“We’ve had to split them up just because they are our two best offensive players,” Camp said. “We try to get them away from the checking lines of other teams. It’s fun to watch them play together because Pospisil is going to be a tremendous finisher and Chad has been not just a good finisher but a nice playmaker as well. They complement each other because they see each other well on the ice, they move the puck well, and they use their teammates well.”

Right now Pospisil is playing with Stefan Blaho and Jared Gomes. Pospisil counts Blaho, a Slovak, as one of his best friends, though they’ve only played together for a month since Blaho came over to the team from Sudbury. He also became friends with 20-year-old goaltender Jeff MacDougald, who is no longer on the team.

Pospisil understands what’s being said around him, but can’t always express himself fully. In trying to describe his relationship with Blaho, he stopped mid-sentence and said, “My English, it’s not that well.”

He might have trouble speaking, but listening is not a problem. In this respect, it’s “well” enough that he understands everything anyone says, according to Camp. His good comprehension is partially due to English lessons at the local high school.

In the first semester he was going to school every day, working through coursework on a computer, so he was doing lots of reading.

“His literacy in English has improved tremendously,” Camp said.

The billet family he’s living with has helped a lot as well.

“They are great,” Pospisil said with emphasis. “They have one son who’s 14 and he wants to talk to me so it’s good for me.”

The pair play video games together and go to the movies. He said his favorite movie this year is The Exorcism of Emily Rose, a horror film.

“He fits in really well with them,” Camp said. “He really feels part of their family and they’ve really made him feel like one of their own kids. He’s very close to the family and spends most of his time around them when he’s not at the rink.”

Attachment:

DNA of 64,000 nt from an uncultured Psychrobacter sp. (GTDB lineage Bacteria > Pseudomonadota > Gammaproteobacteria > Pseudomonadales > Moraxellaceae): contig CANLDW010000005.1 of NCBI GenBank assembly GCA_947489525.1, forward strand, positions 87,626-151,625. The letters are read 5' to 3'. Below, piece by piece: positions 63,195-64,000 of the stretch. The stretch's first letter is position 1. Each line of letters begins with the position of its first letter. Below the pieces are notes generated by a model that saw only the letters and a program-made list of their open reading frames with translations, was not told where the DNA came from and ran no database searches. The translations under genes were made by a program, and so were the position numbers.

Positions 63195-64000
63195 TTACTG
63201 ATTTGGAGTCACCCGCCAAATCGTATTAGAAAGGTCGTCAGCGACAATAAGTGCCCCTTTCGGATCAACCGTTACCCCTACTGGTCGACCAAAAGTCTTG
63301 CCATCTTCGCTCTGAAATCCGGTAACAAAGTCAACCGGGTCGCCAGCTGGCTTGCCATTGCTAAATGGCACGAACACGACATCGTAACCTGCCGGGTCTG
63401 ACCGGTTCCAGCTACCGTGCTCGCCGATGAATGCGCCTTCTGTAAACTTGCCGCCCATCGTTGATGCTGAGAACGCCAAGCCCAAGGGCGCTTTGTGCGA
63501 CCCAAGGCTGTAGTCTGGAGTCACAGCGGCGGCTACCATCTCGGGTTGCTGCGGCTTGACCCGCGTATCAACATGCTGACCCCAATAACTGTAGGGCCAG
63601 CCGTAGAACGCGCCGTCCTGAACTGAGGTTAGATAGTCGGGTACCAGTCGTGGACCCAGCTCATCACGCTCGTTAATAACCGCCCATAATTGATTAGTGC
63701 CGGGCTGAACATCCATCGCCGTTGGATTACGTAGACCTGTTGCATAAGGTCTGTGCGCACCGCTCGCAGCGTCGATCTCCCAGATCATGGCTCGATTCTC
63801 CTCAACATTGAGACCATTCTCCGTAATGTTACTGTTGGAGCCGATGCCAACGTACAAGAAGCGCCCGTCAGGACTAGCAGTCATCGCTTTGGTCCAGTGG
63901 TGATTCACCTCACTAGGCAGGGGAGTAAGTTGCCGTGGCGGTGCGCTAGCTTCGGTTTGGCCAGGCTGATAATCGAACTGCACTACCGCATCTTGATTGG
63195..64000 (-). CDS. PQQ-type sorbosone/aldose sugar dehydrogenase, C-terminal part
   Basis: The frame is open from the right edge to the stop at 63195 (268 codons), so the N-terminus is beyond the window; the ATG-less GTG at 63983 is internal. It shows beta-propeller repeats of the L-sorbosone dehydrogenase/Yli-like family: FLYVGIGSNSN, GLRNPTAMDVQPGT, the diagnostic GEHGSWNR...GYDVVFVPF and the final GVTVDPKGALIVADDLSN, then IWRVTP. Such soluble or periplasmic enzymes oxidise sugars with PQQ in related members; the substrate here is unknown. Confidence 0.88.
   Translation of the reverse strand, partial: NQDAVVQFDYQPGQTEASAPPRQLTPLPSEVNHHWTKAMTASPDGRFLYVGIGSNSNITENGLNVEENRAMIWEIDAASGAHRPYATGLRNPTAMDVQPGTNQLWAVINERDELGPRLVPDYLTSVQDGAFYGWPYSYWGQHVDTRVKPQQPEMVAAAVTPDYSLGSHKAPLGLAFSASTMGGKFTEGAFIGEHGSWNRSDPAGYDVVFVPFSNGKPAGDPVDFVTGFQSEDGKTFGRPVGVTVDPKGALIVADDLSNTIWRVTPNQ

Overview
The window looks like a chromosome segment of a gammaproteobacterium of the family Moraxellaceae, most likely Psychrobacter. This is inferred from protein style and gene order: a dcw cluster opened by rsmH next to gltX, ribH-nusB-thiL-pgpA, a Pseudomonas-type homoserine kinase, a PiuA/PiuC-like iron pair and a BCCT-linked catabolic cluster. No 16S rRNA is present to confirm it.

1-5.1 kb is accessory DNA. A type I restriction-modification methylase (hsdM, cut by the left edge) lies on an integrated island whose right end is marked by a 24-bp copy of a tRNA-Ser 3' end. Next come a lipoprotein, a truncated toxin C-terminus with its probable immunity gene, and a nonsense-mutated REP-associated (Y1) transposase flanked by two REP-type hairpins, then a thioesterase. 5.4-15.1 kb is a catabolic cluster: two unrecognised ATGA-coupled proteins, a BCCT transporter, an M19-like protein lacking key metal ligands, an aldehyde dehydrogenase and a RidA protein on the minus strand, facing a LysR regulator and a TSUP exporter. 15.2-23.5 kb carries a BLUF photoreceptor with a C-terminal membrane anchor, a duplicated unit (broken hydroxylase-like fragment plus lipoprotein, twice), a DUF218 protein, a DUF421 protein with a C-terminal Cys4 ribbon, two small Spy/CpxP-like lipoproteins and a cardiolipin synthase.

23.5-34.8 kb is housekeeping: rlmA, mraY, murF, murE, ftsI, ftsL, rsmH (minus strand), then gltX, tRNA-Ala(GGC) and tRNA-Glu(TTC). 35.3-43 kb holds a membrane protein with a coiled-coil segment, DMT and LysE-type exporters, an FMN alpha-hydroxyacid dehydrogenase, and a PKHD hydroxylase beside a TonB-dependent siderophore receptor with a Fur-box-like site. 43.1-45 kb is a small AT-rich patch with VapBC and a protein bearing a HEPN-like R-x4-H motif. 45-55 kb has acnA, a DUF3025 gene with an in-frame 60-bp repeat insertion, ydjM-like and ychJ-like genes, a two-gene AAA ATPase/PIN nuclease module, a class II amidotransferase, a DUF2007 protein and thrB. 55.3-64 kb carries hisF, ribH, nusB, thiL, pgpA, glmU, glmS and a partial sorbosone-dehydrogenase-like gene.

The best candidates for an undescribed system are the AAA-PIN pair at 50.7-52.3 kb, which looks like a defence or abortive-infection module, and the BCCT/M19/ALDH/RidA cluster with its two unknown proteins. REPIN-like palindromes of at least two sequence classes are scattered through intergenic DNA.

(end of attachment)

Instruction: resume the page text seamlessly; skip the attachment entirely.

Sarnia is struggling, at the bottom of their conference standings with an 18-35-2 record, and have lost the last nine games. Pospisil admitted it was tough to lose so much.

“Yeah, it is, but we have a pretty young team. We have to work hard to have a chance at the playoffs. Next year probably we will.”

Coach Camp described at length how the team is building for the future. Right now it means that both Pospisil and Painchaud are getting more opportunity as under-agers on Sarnia than they would on most others.

“We’re the youngest team in the league by far,” Camp said. “That began last year when we moved most of our older players out and brought in Chad last year in a trade from Mississauga. Our team is loaded with 16 and 17-year-olds, Chad is our only 19-year-old player. We’re going to keep this group together for the next three years. We’re building through the draft, accumulating young players. So we’re taking our lumps now, and it’s tough not winning every night, but we’re also playing our young players in all situations and they’re getting invaluable experience right now playing on the power play, on penalty kill and our 17-year-olds are playing against the top 19 and 20-year-olds in the league every night.”

It also means that next year Pospisil will be looked to as a veteran to lead the offense.

Both Painchaud and Pospisil competed at the Traverse City rookie tournament this year for the Thrashers, which was the first time Pospisil had put on the NHL jersey. He said he is under no special instructions from Atlanta this year, just to work hard every game. According to Camp, though, the team’s scouts seem satisfied.

“The guys seem to be quite pleased with their progress. Tomas has an equal number of goals and assists, so he’s showing that he’s not just a one-sided player in that he’s not just a finisher. That he will be a player that will move the puck as well as he takes it. Chad has certainly put up some impressive numbers so far this year for us, so he’s showing that he can dominate at this level at times when he wants to. Their progress has been steady.”

Copyright 2006 Hockey’s Future. Do not reprint or otherwise duplicate without permission of the editorial staff.